Mar 09, 2017

Trevor Grant: A tireless fighter for justice bids adieu

Author of "Sri Lanka's Secrets: How the Rajapaksa Regime Gets Away with Murder" a rare account of war crimes committed against the Tamils by the Sri Lanka government and its foreign allies, Trevor Grant is no more.

Trevor lost his battle with mesothelioma, the asbestos cancer, in Australia on Sunday the 5th of March.

As a reputed sports journalist for 40 years, Trevor was respected by many for his professional integrity and commitment.

"He took the mission of speaking truth to power more to heart than any of his kind", wrote Greg Baum, chief sports columnist and associate editor with The Age.

"His writing had the same direct quality, but was also elegant and beautifully crafted, a rare combination. The byline alone told you the story would be worth reading", he added.

callum macray croppedHis account about the war that killed at least 70,000 unarmed Tamil men, women and children was unique, as he was one of the very few who exposed the guilt of the government of his own country. Many non-Sri Lankan writers who recorded the heinous crime committed by the Rajapaksa regime against Tamils were reluctant to acknowledge the complicity of their own governments; Trevor did not.

'A courageous man'

"This is such a tragic loss," said Callum Macrae, director of documentary, No Fire Zone: The Killing Fields of Sri Lanka.'

"With Trevor’s passing, Tamils, refugees and everyone concerned about truth and justice have lost a great friend and committed fighter. His commitment - which never wavered during his illness - should inspire us to continue the search for truth and justice.  Trevor was a good and courageous man. We will miss him."

Many feel the loss of a great activist writer, Trevor Grant.

Dr. N Malathy, a war survivor and author of 'A Fleeting Moment in My Country" remembers Trevor as “a man who was sure of the meaning of human life in a world that tries to convert human lives into mere consumers.”

"Living in an English speaking western country and mostly working as a cricket commentator during his younger days, his full understanding of the Eelam Tamil cause and becoming a passionate activist for the same is a very rare thing indeed. When I met him in November 2016, it was more than year since he was diagnosed with cancer. With a cushion under his arm to manage pain, he still discussed passionately about what is to be done," she said.dr n malathy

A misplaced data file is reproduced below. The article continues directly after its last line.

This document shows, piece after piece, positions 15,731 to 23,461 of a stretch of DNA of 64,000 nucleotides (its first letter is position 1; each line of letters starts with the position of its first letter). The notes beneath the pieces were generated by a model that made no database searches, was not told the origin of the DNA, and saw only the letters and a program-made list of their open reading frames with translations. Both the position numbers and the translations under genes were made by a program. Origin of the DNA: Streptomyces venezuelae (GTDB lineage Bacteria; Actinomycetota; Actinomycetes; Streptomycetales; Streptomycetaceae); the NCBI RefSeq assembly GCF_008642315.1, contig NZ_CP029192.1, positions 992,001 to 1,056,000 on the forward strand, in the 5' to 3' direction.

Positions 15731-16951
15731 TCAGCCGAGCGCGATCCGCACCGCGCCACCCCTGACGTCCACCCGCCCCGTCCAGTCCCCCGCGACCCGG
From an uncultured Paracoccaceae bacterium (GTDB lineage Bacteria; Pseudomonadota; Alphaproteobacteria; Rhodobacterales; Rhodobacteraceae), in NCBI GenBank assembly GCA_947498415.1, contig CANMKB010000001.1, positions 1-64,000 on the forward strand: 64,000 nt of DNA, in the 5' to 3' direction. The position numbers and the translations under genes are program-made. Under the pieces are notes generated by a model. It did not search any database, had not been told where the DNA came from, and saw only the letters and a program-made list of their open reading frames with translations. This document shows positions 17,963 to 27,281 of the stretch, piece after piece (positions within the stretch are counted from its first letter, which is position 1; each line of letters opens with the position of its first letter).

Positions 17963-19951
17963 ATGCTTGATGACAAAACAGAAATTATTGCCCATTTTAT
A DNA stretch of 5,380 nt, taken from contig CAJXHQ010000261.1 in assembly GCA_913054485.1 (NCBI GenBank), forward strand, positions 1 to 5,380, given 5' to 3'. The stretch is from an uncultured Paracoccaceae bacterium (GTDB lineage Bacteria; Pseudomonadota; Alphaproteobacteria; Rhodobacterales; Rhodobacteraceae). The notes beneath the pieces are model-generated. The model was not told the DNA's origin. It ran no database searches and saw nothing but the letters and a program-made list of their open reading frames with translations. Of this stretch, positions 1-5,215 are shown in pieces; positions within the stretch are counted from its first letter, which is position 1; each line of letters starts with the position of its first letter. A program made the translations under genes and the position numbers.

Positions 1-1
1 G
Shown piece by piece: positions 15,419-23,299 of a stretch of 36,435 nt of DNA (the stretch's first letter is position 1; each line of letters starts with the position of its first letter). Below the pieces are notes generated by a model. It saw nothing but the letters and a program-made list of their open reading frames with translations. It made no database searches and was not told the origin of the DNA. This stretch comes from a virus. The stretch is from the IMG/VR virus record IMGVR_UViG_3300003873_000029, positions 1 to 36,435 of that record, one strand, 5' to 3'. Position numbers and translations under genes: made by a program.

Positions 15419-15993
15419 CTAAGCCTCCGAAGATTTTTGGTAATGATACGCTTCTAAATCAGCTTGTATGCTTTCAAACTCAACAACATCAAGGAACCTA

Sharing royalty

In contributing to his book on Sri Lanka, JDS was able to assist him in many ways and introduced him to the Tamil journalist from the war zone who provided many of the photographs that portray the horrors of the final stages of the war. When Trevor learnt that the person who took enormous risks to record the horrendous crimes in Mullivaikkkal was languishing in a refugee camp in Europe, he worked tirelessly to support his asylum claim.

Trevor wrote: "I owe a significant debt of gratitude to the many brave Tamil photo-journalists and photographers amateur and professional, who have contributed so much to this book. Every one of them deserves to be acknowledged personally and effusively".
That acknowledgement was indeed personal and effusive. He contributed half the royalty of his book to them.

'Voice for justice'

"Trevor was a dedicated journalist and a truly gifted writer," said Beate Arnestad, the award winning Norwegian documentary film maker.

"We have lost a true humanitarian and a strong voice and advocate for justice and protection for victims of war and countless human rights abuses. He will be deeply missed," she added.

Trevor Grant served as the convenor of the Tamil Refugee Council which he co-founded and provided support for many refugees. Apart from founding the Refugee Radio at 3CR Community Radio, he often organised vigils and protests to highlight the ongoing human rights violations in Sri Lanka.

'A true friend'

beate arnestad cropped"Trevor was incredibly passionate about the Tamil people and their cause, and our community will not be the same without him," said the Tamil Refugee Council, in a statement.

"He visited refugee camps in India to meet with families of those impacted by the war. He supported the community through material aid, trips to hospitals and doctor’s visits, Christmas parties and visits to detention centres. He was also a committed supporter of Palestine, West Papua, and Indigenous peoples around the world. As an advocate and a friend, you will be missed," it further added.

Trevor, a passionate trade unionist, was a member of the Media Entertainment and Arts Alliance and remained actively involved with the Australian Construction, Forestry, Mining and Energy Union (CFMEU), until his death.

JDS sorely feels the loss of an invaluable friend and willing contributor, whose remarkable passion for justice will celebrated by many.

Lead photo courtesy Manuela Cifra | Herald Sun

(By Journalists for Democracy in Sri Lanka – jdslanka.org)

 

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